Not being able to get our mail after the ship sank caused me other problems. I had taken the fleet exams for Engineman third earlier in Guam. I was pretty sure I had scored well on it and the postings were due out. But I couldn’t find out anything. At my next duty station at COMPHIBPAC in San Diego, I told a Yeoman friend about this and he got his boss to write to BUPERS. Sure enough, I had made it. They agree to promote me, but wouldn’t give me the back pay. Not only had I lost everything I owned, but I also lost the back pay too.

This account is to the best of my recollections. I stayed in contact with my buddy Jim McClain over the years and was sadden by his death in the late eighties. This year, 2003, after 53 years I made contact with two other Magpie survivors, Howard Kastens and Alex Bennett. We have also found an ex-ship mate, Ed Clanton that did a tour on the Magpie and got off her in Pearl Harbor just as I got on. It has been a real experience sharing "sea stories" with these shipmates and all of us have great hopes we will be successful in finding the other survivors of the Magpie crew. We know out of the twelve survivors that three have passed away so there are six out there somewhere and we hope they will contact one of us if they read this.

There were 32 officers and enlisted men aboard the USS Magpie. Twelve of us were fortunate enough to have survived the incident I described. Hardly a day goes by that I don’t think about the time we lived and worked together and the moment we hit that mine. Click this link for a larger image of me standing on the deck of the USS Magpie.


There were 12 survivors of the sinking of the USS Magpie, and Terry is in contact with two of them, Howard Kastens and Alex Bennett. A third survivor, Thomas D. Dobbs, has been located with the assistance of the Korean War Educator. Although not a survivor of the sinking, Ed Clanton served a tour of duty on the Magpie. He left the ship in Pearl Harbor at the same time that Carlock boarded her, but he remains very interested in the Magpie, and is involved in the search for others who served on the ship. Survivor James McClain died in 1989. Carlock believes that survivors James Kepford and Richard Benson also have died in recent years. Names, ratings and service numbers of other survivors at the time of the sinking are: Vail P. Carpenter BMC 393-08-57; Dobbs ETSN 325-16-58; Leo L. Espinoza; William E. Harrison GM3 234-41-27; Henry A. Blassingame CSSA 581-07-35; and Howard W. Sanders QM3 570-94-48.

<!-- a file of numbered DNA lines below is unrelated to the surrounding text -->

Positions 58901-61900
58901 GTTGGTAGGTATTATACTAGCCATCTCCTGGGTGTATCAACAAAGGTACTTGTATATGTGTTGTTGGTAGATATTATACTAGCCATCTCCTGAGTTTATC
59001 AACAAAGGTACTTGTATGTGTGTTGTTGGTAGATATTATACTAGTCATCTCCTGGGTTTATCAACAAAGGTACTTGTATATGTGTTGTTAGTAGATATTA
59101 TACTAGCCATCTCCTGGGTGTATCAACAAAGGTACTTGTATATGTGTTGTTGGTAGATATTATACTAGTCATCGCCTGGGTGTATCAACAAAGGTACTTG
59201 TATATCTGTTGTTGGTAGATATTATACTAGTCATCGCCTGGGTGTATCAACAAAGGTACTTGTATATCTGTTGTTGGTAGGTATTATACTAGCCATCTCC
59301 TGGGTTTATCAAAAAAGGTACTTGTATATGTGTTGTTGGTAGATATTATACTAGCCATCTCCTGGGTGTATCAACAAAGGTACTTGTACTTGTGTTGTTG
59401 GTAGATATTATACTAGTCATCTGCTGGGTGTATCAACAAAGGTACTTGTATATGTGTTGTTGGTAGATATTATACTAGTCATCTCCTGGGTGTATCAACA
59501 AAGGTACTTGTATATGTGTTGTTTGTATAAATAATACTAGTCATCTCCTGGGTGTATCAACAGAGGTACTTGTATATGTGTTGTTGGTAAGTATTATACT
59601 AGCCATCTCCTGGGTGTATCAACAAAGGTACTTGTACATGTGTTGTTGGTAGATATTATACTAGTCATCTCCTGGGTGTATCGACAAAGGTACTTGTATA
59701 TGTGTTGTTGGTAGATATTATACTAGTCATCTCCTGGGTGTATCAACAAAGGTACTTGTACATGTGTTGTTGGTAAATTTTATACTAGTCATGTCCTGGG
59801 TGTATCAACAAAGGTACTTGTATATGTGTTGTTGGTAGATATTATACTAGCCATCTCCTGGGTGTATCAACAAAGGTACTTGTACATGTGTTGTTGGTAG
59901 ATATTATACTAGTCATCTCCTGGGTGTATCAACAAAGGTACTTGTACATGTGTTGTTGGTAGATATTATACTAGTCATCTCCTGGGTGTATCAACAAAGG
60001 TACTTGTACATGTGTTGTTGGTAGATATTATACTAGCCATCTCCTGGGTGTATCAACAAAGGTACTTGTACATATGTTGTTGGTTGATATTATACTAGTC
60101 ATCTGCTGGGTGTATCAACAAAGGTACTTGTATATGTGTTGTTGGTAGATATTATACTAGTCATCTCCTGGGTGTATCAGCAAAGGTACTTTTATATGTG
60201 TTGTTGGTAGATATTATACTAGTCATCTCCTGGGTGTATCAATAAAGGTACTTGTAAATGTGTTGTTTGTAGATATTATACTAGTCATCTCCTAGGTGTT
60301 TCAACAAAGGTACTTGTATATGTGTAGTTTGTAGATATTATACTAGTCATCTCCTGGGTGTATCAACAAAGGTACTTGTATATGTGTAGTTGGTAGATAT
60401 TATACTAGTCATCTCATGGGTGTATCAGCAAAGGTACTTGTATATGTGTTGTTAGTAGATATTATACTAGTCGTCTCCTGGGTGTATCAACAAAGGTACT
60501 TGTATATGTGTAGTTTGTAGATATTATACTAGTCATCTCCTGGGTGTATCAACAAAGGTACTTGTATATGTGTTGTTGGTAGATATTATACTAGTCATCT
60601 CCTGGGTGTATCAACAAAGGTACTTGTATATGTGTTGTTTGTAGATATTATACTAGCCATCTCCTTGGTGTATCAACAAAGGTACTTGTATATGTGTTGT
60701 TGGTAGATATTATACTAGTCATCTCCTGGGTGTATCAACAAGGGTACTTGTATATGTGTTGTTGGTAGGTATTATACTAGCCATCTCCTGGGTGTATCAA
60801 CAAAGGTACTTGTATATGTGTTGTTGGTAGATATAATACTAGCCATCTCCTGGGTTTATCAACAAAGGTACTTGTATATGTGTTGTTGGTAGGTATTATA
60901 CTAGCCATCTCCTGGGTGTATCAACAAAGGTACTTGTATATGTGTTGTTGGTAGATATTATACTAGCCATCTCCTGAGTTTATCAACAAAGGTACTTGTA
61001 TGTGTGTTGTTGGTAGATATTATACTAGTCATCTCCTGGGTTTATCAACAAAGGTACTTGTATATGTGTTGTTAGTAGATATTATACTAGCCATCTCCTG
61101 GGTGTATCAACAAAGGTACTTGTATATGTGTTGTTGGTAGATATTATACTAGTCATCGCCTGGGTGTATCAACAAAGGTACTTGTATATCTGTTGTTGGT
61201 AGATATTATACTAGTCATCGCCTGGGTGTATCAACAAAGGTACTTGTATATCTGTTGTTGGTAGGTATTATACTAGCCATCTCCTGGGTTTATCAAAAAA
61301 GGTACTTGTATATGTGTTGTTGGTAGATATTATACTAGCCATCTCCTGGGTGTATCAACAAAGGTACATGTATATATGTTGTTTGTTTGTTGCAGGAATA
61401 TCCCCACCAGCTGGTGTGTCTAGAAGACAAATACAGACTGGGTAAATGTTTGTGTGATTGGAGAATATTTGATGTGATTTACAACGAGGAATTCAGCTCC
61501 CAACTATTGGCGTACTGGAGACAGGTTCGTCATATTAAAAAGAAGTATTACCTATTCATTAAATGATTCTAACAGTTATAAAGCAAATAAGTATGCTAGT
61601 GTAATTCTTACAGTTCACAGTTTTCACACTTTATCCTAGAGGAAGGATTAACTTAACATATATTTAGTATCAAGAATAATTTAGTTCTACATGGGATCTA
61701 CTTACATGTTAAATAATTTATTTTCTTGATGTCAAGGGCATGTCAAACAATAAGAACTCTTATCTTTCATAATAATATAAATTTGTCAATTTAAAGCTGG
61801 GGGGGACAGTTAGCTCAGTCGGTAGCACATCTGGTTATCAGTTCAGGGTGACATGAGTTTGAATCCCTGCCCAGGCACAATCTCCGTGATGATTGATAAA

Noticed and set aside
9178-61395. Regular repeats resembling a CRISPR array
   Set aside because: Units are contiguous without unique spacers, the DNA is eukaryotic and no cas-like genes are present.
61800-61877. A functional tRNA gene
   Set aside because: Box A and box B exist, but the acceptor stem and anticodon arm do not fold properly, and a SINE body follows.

Casualty List – USS Magpie

Editor’s Note: List provided by Ed Clanton of North Carolina. Ed went aboard the Magpie in February 1948 and transferred off in September 1949. Ed tells us that Guam was listed as the home of several casualties because their families were based on Guam when the accident happened.

Warren Roy Person, Lt (jg), Commanding Officer, Pacific Grove, CA
Stanley Louis Calhoun Jr., FN, Dunkirk, IN
Robert Warrell Langwall, ENS, Indianapolis, IN
Harry E. Ferrell FN, Cleveland, OH
Charles T. Horton, SN, Columbiana, AL
Eugene P. Krouskoupf, SN, Zanesville, OH
Charles Russell Bash, SN, Dixonville, PA
Roy A. Davis, HM1, Russellville, KY
Richard D. Scott, BM1, Peru, IN
Robert Ernest Wainwright, ENS North Andover, MA
Seth Dean Durkee, QM1, Cashmere, WA
Robert A. Beck, Guam, M.I.
George Grady Cloud, EN1, Guam, M.I.
Theadore Amos Cook, SN, Sacramento, CA
Leonard A. Coleman, YN3, Fuente, CA
James Claymore Dowell, FN, Richmond, VA
Vincent Q. Fejaran, SD3, Asan Village, Guame, M.I.
Lloyd E. Hughes, CS1, Ottawa, KS
Cleveland G. Rogers, SO3, Guam, M.I.
Donald Victory Wayne, Lt (jg), Gardena, CA


More About Terry Carlock

Dale Terry Carlock of Tyler, Texas, born 1925, a son of Charles and Iva Carlock, died August 19, 2007.  Mr. Carlock was one of the 12 survivors of the sinking of the USS Magpie during the Korean War.  His memories of the sinking are available for viewing on the KWE's Memoirs page.  He was discharged from the Navy in June of 1952.

After discharge, Terry Carlock worked in an oil refinery before eventually going to an IBM school to learn how to operate punched card equipment. He worked for two companies in that field, and then got a job with the Mobil Oil Corporation. With Mobil, he graduated into computer programming when they came into widespread use. Mobil Oil became his career company and computers his career vocation. He worked all over the United States. In 1975, he was transferred to the Exploration and Producing Company of Mobil Oil and was sent to Nigeria in a management position. His wife Iola went with him, and they lived in Lagos, Nigeria, for four and a half years. In 1980, they were transferred to Medan, Indonesia. Medan was the provincial capital of North Sumatra. After one year, Mobil transferred the offices to Jakarta on Java, and Terry and Iola lived in Jakarta for five and a half years. In 1979, Mobil brought Terry back to the United States to Dallas, Texas. He elected to retire in 1980, and returned to California, living north of Santa Barbara at Santa Ynez and then Lompoc. In 2001, he moved to Las Vegas, Nevada, and later he moved to Tyler, Texas.

He was preceded in death by his beloved wife Evelyn Iola Carlock, his parents, and his brother Donald Lee Carlock,  He is survived by daughter Teresa Plowman and her husband Michael of Broken Arrow, Oklahoma; his son Brett Carlock and his wife Paula of Las Vegas, Nevada; his stepdaughter Linda Tye of Oak Grove, Missouri; his two sisters, Jo Ann Hall and her husband Jim and Wanda Rowan, all of Independence, MO; three grandchildren and three great grandchildren.  He was cremated and buried at a later date.